Tower Hand Dies After 230-Foot Fall From Communications Tower - North Carolina
NIOSH In-house FACE Report 99-01
A 40-year-old male tower hand (the victim) died after falling 230 feet from a 250-foot communications tower. The victim was a member of a four-man crew which was installing a new phone service on the tower. Two tower hands, one of whom was the company owner, were at the base of the tower while the victim was on the north side of the tower connecting co-axial cable to an antenna arm 230 feet above the ground. A co-worker was working with his back toward the victim at the same height and approximately 6 feet to the victim’s right, performing another task. The victim had completed his task on the antenna and may have unhooked his positioning equipment in order to move south (right) toward the tower leg where the safety-climb device/system was located, when he fell. Co-workers did not see what the victim was doing at the time of the fall. They heard a sound, which may have been the metal hook from the victim’s positioning equipment hitting the tower. Within seconds they saw the victim’s body strike boxes on the ground and then come to rest on the ground. Crew members at the base of the tower called for emergency medical services (EMS). EMS and sheriff’s department personnel responded within 10 minutes of the call. Due to the extent of injuries, no first aid or CPR was initiated. The victim was pronounced dead at the scene.
NIOSH investigators concluded that, to prevent similar occurrences, employers should:
- provide workers with a 100% fall-protection system compatible with the tasks to be performed, instruct employees in the proper use of the system and equipment, and ensure their use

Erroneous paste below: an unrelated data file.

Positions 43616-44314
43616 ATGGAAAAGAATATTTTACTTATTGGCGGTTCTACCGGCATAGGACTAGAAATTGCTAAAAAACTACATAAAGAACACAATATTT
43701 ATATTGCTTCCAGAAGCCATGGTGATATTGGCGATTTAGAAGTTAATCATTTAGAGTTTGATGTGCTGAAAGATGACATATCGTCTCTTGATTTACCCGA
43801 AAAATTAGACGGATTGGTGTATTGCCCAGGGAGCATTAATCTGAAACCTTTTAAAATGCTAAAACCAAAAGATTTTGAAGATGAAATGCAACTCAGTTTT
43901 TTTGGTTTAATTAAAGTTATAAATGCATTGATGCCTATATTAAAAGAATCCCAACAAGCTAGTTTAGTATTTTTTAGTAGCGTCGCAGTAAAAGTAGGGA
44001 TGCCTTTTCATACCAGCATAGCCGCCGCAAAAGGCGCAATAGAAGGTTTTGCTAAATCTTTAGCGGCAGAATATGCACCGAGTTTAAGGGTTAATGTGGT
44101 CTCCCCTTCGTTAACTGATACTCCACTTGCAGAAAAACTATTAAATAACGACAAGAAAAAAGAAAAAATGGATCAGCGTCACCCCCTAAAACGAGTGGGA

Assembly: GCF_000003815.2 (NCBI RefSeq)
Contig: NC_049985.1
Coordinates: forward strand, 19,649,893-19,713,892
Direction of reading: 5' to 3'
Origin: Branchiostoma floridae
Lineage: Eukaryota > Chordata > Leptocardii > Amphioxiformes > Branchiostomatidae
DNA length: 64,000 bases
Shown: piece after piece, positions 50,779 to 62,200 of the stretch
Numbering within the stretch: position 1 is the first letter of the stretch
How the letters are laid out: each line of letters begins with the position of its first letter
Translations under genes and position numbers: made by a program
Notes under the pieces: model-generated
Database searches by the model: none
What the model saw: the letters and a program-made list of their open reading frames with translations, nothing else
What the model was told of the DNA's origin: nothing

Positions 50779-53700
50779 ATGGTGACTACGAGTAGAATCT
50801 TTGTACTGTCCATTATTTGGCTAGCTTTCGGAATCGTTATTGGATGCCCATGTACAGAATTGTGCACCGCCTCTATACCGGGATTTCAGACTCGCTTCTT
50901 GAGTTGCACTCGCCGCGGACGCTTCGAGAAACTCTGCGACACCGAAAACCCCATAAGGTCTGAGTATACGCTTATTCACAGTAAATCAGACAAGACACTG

- provide workers with a proper work-positioning system, instruct workers in the proper use and limitations of the system, and ensure its use
- develop, implement, and enforce a comprehensive written safety program which includes, but is not limited to, a commitment to 100% tie-off and written procedures for employees to implement 100% fall protection.
Additionally, manufacturers of tower components and tower owners:
- should consider installing fall-protection fixtures on tower components during fabrication or erection that would facilitate the use of fall-protection systems.
On November 13, 1998, a 40-year-old male tower hand (the victim) died after falling 230 feet from a 250-foot communications tower. Officials of the North Carolina Occupational Safety and Health Administration (NCOSHA) notified the Division of Safety Research (DSR) of this fatality. DSR offered technical assistance and on December 15, 1998, a safety specialist from DSR conducted an investigation of the incident. The incident was reviewed with the NCOSHA compliance officer assigned to the case, the tower-owner representative, and the county sheriff and coroner offices. The site was visited and photographs were obtained during the investigation.